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Review: Once Upon a Time

RATING: 2 Keys          RESULT: Win          REMAINING: 0:52

Once Upon a Time, Rumpelstiltskin lived in a not so magical fairy tale.


Trouble is brewing in the kingdom as treasured magical items have gone missing.  The evidence points to Rumpelstiltskin being the culprit and rumors have circulated that he is trying to enact a curse on all the land.  Brave adventurers are called upon to break into Rumpelstiltskin’s castle and find the missing artifacts and stop him before it’s too late!

Once Upon a Time starts in the forest outside of Rumpelstiltskin’s castle.  Throughout the adventure, there are references to many popular tales – King Arthur, Beauty and the Beast, Snow White, and Cinderella.  One must gain entry to the castle, solve the trickster’s riddles, and obtain control of the three missing artifacts.  The kingdom must regain peace before its cursed for eternity.

A fairy tale should feel magical, whimsical, and happy.  Instead, Once Upon a Time feels ordinary, worn, and frustrating.  It never quite lives up to what a fairy tale should be.


This fairy tale adventure starts in the forest outside of the castle.  There are several realistic looking trees with initials carved into them.  The walls simply have painted pictures of trees to give the impression that the forest is much larger.

Scattered throughout the trees, there are many colorful mushrooms.  The centerpiece of the forest is a sword lodged into a stone – paying tribute to King Arthur.  The entrance to the kingdom has some impressive masonry work and a lion head fountain.

Rumpelstiltskin is a short man, so his castle’s quarters have similarly short ceilings.  The floors are made of wood, and it looks like he has not dusted in awhile – the set is needlessly dirty feeling.  There is a non-functional spin wheel resting in the corner and a low-hanging chandelier dangling above a trapdoor.  Other than those few items, the space is sparsely decorated.

The adventure ends in the dungeon of Rumpelstiltskin’s castle.  A wooden pillory is in the center of the room to restrain any prisoners, and there are a couple other wooden devices resting along the walls.  The floor is made of a hard rock, and the room, again, has an overall worn and dirty feeling.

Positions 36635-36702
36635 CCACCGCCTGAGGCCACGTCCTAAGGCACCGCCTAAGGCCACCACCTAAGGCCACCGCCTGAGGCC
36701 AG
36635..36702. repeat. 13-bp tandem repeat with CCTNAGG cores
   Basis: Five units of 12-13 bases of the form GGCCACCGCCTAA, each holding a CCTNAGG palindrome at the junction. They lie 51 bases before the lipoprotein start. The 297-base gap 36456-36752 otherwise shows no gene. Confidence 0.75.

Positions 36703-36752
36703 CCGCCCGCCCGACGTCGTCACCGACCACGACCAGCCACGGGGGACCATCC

Once Upon a Time’s greatest weakness is its lack of intuitive and creative puzzles.  The adventure requires you to find a magic lamp, a poisoned apple, and Cinderella’s slipper.  It is a linear game, so the maximum capacity of six players would have some people sitting idle.

One of the first tasks doesn’t have any clear indication as to whether or not it has been correctly solved.  This causes needless aggravation and some guess work.  Also, the door to the castle drags the ground – it wasn’t cut to proper size.  Therefore, it takes some force to budge open even when the player has properly unlocked it.

Inside the castle’s quarters, there is a physical puzzle that uses a weak magnet – so weak that it’s almost unusable.  Also, there is a riddle hidden in the room that verges dangerously close to requiring a bit of outside knowledge, which is one of the biggest cardinal sins of escape rooms.

Ironically, the castle’s dungeon has one of the most torturous puzzles of the entire adventure.  There is a sudoku-style puzzle with five variables.  Additionally, there is nothing to write on in the room, so it makes the puzzle virtually unsolvable unless you happen to be a member of Mensa.


Fairy tales are supposed to immerse you into a world of wonder.  Unfortunately, Once Upon a Time is plagued with frustrations and no magical moments.  The set is tattered instead of bright and colorful, and the puzzles are illogical and frustrating instead of whimsical and fun.

There are several “sins of escape rooms” such as the aforementioned giant soduko-style puzzle.  Story-lovers may enjoy the numerous references to the fairy tales that they adore, but their enjoyment will most likely end there.

Venue Details

Venue: Red Door Escape Room

Location: Southlake, Texas

Number of Games: 6


Duration: 60 minutes

Capacity: 6 people

Group Type: Public / You may be paired with strangers.

Cost: $28 per person


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